Short Biography Not quite country, not quite rock--My Morning Jacket's music is undeniably haunting and emotionally charged. At its center is the heartrending, highly affecting voice of singer/songwriter Jim James. Hailing from Louisville, KY, My Morning Jacket first made a name for themselves with the release of their debut album, The Tennessee Fire, in 1999. A follow-up, At Dawn, was released in 2001, which helped win the band a devoted following in both the U.S. and Europe with its charming blend of rock, country and blues. The wide-ranging It Still Moves appeared in 2003, taking the band into new melodic, pop-oriented territory on tracks such as "Golden" and "Mahgeetah." The band released their fourth album, Z, in 2005, a further refinement of the group's immense songwriting skills and unique brand of Americana music.
Similar Artists: The Flaming Lips, Mercury Rev, Galaxie 500, Neil Young
In-depth Biography Although they first presented themselves as devotees of Neil Young's country-tinged classic rock, My Morning Jacket widened their sound throughout the early 2000s, embracing everything from neo-psychedelia to Americana, funk, prog, and reggae. By the time Evil Urges arrived in mid-2008, they had successfully molded themselves into Kentucky's answer to Wilco: a band rooted in alt-country and rock & roll, but given to sonic experimentation and unexpected genre changes at every turn.
My Morning Jacket's de facto leader is vocalist/guitarist Jim James (birth name: James Olliges; occasional pseudonym: Yim Yames), who founded the band in 1998 alongside his cousin Johnny Quaid (guitar), Tom Blankenship (bass), and J. Glenn (drums). Headquartered in James' hometown of Louisville, Kentucky, the group released its debut on Darla Records in 1999, with keyboardist Danny Cash joining the lineup one year later. Although The Tennessee Fire was only modestly popular in the U.S., it became a genuine hit overseas, particularly in the Netherlands. My Morning Jacket responded by launching a tour in Europe, where they were featured in a Dutch documentary film and received accolades from the Dutch music press. A Christmas EP was released in 2000, but it was My Morning Jacket's follow-up effort -- 2001's At Dawn -- that helped expand their audience at home. Jim James recorded his vocals in a grain silo, and the resulting reverb-heavy sound became a hallmark of the band's early work. After the album's stateside release, James' best friend from childhood, Patrick Hallahan, was recruited as the band's new drummer.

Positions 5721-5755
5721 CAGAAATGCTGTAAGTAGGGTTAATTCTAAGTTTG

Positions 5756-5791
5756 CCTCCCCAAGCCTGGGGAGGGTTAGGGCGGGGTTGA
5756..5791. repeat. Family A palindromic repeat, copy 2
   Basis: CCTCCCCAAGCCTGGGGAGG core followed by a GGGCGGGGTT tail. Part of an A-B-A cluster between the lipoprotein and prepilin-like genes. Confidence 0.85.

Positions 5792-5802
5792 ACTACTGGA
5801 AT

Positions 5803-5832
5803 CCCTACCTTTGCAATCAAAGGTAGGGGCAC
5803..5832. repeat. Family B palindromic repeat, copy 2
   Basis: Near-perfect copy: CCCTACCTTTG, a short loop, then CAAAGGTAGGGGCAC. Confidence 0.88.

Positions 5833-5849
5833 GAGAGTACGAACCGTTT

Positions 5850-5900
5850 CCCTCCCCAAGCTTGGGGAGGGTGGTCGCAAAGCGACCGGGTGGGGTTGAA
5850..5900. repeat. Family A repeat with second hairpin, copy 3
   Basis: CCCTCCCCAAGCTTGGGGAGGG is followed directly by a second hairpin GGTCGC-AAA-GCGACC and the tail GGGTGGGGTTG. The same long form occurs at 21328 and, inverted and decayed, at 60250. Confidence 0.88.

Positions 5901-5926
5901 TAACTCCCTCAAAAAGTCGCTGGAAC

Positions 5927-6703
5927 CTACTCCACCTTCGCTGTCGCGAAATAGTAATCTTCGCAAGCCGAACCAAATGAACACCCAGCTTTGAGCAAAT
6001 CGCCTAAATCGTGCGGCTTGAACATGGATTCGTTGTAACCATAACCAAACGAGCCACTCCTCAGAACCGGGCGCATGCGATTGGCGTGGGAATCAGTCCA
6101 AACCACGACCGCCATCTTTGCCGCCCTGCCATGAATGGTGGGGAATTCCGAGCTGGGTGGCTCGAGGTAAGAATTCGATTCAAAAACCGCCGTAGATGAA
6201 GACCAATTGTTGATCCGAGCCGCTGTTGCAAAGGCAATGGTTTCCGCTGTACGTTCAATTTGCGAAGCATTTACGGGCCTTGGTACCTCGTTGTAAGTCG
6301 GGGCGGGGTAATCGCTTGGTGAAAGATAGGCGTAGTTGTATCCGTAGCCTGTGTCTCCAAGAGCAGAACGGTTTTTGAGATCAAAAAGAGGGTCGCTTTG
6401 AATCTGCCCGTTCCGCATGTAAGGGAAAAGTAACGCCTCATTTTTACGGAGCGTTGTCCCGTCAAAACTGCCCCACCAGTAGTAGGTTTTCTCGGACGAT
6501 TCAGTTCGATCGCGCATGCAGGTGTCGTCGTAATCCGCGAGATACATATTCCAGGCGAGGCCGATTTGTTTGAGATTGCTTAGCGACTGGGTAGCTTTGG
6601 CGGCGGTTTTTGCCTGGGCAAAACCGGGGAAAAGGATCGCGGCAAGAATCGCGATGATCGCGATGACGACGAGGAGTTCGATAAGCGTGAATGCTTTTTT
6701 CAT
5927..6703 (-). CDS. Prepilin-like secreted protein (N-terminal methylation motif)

My Morning Jacket maintained a grueling schedule throughout the early 2000s, hitting the road with such acts as Guided by Voices, the Doves, and the Foo Fighters. They also made the jump to a major label (RCA/ATO Records) for the 2003 release of It Still Moves, but the frantic pace had already taken an irreparable toll on Quaid and Cash. Tired and burned out, the members announced their departure in January 2004. Keyboardist Bo Koster and guitarist Carl Broemel joined in their place, and the group continued to tour as a unified five-piece. My Morning Jacket's energy remained, but their sound took an experimental turn on 2005's Z. Produced by John Leckie, the album did away with the heavy reverb that blanketed the band's earlier efforts, while the addition of synthesizers and reggae textures introduced audiences to My Morning Jacket's experimental side. Tracks from Z also appeared on Okonokos, a live album released in 2006, and the band's experimentation continued with Evil Urges.
Arriving in June 2008, Evil Urges showcased James' expanding vocal range, his bandmates' fascination with Prince, and My Morning Jacket's eagerness to challenge the boundaries of alternative country-rock. After touring in support of the album, the bandmates spent several years pursuing their own projects, with Jim James joining the indie supergroup Monsters of Folk and Carl Broemel releasing a solo album. They reconvened for 2011's Circuital, recording the album in a local church's gymnasium and revisiting the quirky, eclectic sound that fueled their two previous albums. ~ Andrew Leahey, Rovi